Ken Thorpe
Learn more about Ken Thorpe

Kenneth E. Thorpe is Robert W. Woodruff Professor and Chair of the Department of Health Policy & Management, Rollins School of Public Health of Emory University, Atlanta, Georgia He is the Executive Director of the Institute for Advanced Policy Solutions and co-directs the Emory Center on Health Outcomes and Quality. He is also the Executive Director of the Partnership to Fight Chronic Disease, a national coalition of patients, providers, community organizations, business and labor groups and health policy experts, committed to raising awareness of policies and practices that save lives and reduce health costs through more effective prevention and management of chronic disease.


Professor Thorpe was Deputy Assistant Secretary for Health Policy in the U.S. Department of Health and Human Services from 1993 to 1995. In this capacity, he coordinated all financial estimates and program impacts of President Clinton’s health care reform proposals for the White House. He also directed the administration’s estimation efforts in dealing with congressional health care reform proposals during the 103rd and 104th sessions of Congress. He has authored or co-authored over 85 articles, book chapters and books and is a frequent national presenter on issues of health care financing, insurance and health care reform at health care conferences, television and the media. He has advised governors and legislatures in many of the 50 state governments, as well as several presidential candidates.


Professor Thorpe received his Ph.D. from the Rand Graduate School, an M.A. from Duke University and his B.A. from the University of Michigan.


Recent Posts by Ken Thorpe

Slow Health Care Spending Growth Moderates GDP Growth In The Short Term And Policy Targets Should Reflect This

Economic growth is most often measured by growth in gross domestic product (GDP), which is the value of all final goods and services produced in an economy. Recent revisions to the first quarter 2014 estimates of U.S. GDP growth have raised concerns over the extent to which the Affordable Care...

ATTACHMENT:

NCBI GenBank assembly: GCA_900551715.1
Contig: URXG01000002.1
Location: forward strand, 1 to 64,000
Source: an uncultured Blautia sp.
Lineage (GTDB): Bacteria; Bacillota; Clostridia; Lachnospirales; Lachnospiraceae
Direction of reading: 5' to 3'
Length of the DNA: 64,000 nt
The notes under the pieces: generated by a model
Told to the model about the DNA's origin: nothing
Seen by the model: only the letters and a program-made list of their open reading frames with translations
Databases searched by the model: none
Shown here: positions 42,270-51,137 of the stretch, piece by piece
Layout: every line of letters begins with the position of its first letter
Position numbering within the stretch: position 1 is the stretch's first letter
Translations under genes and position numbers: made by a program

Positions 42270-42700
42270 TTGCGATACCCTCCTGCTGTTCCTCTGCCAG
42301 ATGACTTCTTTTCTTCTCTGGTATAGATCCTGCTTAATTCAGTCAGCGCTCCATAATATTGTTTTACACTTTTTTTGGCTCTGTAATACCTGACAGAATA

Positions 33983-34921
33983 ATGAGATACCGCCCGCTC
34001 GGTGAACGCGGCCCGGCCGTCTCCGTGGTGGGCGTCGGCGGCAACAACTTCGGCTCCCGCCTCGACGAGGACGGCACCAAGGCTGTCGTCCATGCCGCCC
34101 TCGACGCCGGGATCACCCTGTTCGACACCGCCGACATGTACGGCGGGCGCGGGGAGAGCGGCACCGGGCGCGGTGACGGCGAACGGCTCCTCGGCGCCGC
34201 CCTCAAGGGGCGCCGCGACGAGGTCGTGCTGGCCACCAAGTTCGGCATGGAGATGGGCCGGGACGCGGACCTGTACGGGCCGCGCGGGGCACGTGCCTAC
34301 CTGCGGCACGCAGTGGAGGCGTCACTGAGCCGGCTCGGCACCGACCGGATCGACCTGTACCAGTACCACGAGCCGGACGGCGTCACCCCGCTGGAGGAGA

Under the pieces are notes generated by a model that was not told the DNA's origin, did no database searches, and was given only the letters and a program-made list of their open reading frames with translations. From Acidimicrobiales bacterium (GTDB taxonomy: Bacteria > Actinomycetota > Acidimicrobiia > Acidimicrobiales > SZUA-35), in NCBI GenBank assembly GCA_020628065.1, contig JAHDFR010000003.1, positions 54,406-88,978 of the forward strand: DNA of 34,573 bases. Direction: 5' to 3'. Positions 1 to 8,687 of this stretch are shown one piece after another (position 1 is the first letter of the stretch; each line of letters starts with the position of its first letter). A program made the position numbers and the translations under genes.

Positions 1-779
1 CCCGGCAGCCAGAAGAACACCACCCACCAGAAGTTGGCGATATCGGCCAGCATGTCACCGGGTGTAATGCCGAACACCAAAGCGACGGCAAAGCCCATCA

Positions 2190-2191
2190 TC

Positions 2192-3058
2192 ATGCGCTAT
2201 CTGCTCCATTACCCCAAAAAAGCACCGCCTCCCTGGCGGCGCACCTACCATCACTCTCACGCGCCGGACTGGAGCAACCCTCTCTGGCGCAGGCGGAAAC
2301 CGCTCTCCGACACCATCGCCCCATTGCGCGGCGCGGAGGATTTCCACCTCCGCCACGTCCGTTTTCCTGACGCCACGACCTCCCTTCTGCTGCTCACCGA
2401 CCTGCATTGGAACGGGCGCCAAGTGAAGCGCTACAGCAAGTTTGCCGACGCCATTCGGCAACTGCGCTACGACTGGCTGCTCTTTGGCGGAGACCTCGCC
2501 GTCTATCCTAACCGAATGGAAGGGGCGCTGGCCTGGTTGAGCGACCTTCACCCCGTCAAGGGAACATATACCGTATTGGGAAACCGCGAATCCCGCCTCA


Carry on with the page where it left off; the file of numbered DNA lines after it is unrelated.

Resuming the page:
October 16, 2014Costs and Spending

Treated Prevalence Versus Spending Per Case: Responding To Starr And Coauthors

I was surprised but pleased to see the Martha Starr, Laura Dominiak, and Ana Aizcorbe article in the May issue of Health Affairs replicating earlier work of Charles Roehrig and David Rousseau. These papers attempt to understand the role that treated disease prevalence and spending per case...

June 17, 2014Costs and Spending, Medicare

Medicare Integrate: A New Benefit Option For Medicare Beneficiaries

I. The Need for Medicare Reform Policy options for making the Medicare program sustainable over the long run will have to identify approaches that reduce costs and improve the quality of care delivered. Effective interventions will be ones that target the key cost drivers in the system,...

The Current Medicare Debate Will Not Solve The Program’s Problems

The mistake policymakers have long made in debating Medicare (and Medicaid, though that’s a topic for another day) is that they talk about Medicare the same way they talk about Social Security. It’s understandable at some level, since these two programs are the country’s largest entitlement...

Reforming How We Pay For Health Care: The Role Of Bundled Payments

Structural reforms to the Medicare and Medicaid programs will be on the table as the debate over entitlement reform intensifies. There are three areas of opportunity for changing our entitlement programs: adding prevention initiatives that truly slow or reduce the growth in chronic disease...

Assuring Post-Acute Care Treatment for Medicare Beneficiaries

A federal judge in Vermont may soon act to approve a proposed settlement in a national class action suit, Jimmo v. Sebelius. In the case, the plaintiffs argue that Medicare contractors and administrative officials have been denying nursing and therapy services for patients who were not expected...

October 31, 2012Costs and Spending, Medicare, Quality

Creating the Virtual Integrated Delivery System

Preventing and more effectively managing chronic illness are critical national health priorities. Patients with chronic disease currently account for three-quarters of overall health spending. Multiple morbidities are common: More than half of Medicare beneficiaries are treated for five or more...